One night in 1955 in Loveland, Ohio a man reported seeing three strange figures on the side of Hopewell Road. When he approached, the man was shocked by what he saw. He immediately ran to fetch the police, but by the time they returned the figures were gone, leaving behind nothing save for the strong and peculiar scent of “almonds and alfalfa”. The strange figures, according to the man, were frogmen.1
The 1955 case, for all its strangeness, was soon forgotten in Loveland. That was until St. Patrick’s day 1972, when a police officer, Ray Shockey, reported seeing what he initially thought to be a dead dog on the bridge near Riverside Drive. Upon further inspection, and to his horror, Shockey witnessed what he described as a frogman rise up and stand on two legs. Aghast, the police officer shot at it, causing the creature to flee over the guard railing and disappear.2
Shockey related the story to his friend and fellow officer Mark Mathews, who later examined the site of the bizarre happening. Whilst driving along the Little Miami River, close to where the frogman was allegedly encountered, Mathews saw something scurry across the road. As the creature darted under the railings, Mathews fired his gun. This time the bullet hit its mark. Upon retrieving the body, the officier realised that the creature was merely a large iguana without a tail – and not a frogman. Mathews took the body and showed it to Shockey in order to ask if that was what he had seen. Shockey agreed that it was, and with that the case of the Loveland frog seemed closed. 3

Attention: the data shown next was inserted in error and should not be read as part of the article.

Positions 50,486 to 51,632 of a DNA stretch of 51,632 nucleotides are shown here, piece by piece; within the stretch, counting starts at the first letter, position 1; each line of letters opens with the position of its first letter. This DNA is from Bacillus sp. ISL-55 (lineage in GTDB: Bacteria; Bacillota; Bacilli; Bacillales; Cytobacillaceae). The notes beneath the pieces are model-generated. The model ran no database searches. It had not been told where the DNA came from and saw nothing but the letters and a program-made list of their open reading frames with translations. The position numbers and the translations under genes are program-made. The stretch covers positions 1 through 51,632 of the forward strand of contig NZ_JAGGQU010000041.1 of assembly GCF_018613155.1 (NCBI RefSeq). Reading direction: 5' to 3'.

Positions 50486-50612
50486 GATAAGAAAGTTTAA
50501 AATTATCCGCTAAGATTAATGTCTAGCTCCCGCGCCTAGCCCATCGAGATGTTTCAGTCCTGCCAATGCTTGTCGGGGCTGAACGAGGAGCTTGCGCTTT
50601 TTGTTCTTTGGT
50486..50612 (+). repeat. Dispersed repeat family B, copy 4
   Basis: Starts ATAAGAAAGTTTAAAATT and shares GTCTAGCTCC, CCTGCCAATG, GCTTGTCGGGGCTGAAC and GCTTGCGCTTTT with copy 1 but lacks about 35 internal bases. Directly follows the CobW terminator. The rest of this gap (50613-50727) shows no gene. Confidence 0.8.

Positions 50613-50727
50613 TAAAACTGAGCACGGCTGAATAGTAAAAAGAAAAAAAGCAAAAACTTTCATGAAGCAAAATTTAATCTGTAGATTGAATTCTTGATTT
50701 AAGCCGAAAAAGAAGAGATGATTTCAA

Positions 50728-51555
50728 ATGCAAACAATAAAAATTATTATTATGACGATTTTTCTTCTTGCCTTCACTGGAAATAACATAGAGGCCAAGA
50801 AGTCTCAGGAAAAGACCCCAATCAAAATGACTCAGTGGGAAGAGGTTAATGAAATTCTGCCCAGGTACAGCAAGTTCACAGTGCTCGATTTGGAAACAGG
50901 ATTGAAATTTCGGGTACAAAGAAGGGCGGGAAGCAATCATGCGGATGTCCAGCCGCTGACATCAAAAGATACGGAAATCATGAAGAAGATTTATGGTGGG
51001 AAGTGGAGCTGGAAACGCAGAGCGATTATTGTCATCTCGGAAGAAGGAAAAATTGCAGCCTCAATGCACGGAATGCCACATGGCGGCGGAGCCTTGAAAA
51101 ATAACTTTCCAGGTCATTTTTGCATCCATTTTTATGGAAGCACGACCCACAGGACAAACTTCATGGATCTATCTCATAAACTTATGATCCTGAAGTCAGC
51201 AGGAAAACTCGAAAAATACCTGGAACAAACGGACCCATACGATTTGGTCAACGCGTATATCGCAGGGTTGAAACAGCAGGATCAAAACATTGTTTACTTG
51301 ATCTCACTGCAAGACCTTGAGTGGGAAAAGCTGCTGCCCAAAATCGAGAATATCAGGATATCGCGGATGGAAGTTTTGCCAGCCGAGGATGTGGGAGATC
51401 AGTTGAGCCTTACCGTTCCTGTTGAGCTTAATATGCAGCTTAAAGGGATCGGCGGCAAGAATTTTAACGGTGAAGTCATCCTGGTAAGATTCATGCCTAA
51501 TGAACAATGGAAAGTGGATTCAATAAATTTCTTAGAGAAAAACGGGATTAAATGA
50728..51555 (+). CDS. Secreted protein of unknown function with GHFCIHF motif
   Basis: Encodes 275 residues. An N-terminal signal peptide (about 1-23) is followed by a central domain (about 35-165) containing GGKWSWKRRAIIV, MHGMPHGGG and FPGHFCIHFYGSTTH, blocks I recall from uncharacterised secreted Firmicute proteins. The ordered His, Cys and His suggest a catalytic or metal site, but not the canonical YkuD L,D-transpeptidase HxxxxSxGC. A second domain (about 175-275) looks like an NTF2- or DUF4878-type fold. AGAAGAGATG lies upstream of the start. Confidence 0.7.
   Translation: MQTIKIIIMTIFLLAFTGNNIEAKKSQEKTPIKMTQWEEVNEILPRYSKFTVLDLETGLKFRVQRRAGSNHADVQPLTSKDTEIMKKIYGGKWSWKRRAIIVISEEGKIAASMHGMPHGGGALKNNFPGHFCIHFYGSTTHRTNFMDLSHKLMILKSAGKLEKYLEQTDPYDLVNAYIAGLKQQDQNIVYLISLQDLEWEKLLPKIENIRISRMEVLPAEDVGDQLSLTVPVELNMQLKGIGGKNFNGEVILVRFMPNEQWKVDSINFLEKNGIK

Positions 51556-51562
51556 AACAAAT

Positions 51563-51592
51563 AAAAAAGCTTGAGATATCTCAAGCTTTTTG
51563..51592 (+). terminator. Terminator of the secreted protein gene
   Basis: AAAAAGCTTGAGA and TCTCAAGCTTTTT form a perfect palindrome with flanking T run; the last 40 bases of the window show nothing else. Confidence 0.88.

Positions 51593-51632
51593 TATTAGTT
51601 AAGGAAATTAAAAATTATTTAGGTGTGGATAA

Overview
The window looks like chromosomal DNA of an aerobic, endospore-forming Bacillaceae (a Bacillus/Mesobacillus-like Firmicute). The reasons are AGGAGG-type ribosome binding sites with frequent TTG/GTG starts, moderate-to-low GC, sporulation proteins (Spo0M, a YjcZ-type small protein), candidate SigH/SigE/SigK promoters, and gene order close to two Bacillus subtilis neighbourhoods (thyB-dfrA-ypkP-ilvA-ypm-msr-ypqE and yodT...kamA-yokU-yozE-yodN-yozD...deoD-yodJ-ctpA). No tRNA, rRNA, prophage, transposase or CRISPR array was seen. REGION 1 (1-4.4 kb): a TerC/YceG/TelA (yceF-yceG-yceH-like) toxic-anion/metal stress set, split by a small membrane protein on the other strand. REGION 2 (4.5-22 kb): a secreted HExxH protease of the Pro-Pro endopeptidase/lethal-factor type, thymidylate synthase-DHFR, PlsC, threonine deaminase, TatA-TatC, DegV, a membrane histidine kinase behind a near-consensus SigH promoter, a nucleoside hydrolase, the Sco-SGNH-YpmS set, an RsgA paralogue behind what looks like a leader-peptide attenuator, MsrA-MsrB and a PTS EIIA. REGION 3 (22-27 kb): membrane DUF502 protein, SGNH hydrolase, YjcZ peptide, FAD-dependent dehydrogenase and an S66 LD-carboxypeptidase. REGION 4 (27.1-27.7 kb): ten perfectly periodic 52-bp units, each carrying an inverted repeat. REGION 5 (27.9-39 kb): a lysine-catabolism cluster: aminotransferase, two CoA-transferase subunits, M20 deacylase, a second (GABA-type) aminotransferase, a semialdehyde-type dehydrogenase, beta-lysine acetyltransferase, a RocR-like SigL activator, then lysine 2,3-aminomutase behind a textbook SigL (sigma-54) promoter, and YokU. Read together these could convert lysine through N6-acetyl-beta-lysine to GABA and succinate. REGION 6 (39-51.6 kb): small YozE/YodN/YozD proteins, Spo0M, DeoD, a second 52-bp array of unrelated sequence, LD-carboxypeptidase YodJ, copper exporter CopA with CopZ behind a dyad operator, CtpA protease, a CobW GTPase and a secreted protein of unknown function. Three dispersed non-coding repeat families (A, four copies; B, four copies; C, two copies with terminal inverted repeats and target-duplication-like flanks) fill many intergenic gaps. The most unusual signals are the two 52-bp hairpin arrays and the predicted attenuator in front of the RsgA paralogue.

However, it was not to be. In the years since researchers have speculated that Ray Shockey, a police officer, did not want to associate himself any further with seemingly ridiculous tales of frogmen and took the opportunity to exculpate himself when Mathews presented the iguana. After all, there is a key difference between the two sightings: Shockey claimed to have witnessed a bipedal creature, which fled over the guardrail, whereas Mathews saw a four-legged iguana scurry under the rail.
Either way, Frogmen are nothing new to the area around Loveland. A folklore professor at the University of Cincinnati, Edgar Slotkin, has stated that such tales predate the 1955 sighting.4
Supposed sightings of the Loveland frogman have even permeated into modern times. In 2016, Sam Jacobs and his girlfriend were playing Pokemon Go by Lake Isabella in Loveland when they saw what they initially believed to have been a large frog. Jacobs stated that he had never before seen anything like it.5
“The thing stood up and walked on its hind legs. I realize this sounds crazy, but I swear on my grandmother’s grave this is the truth.”
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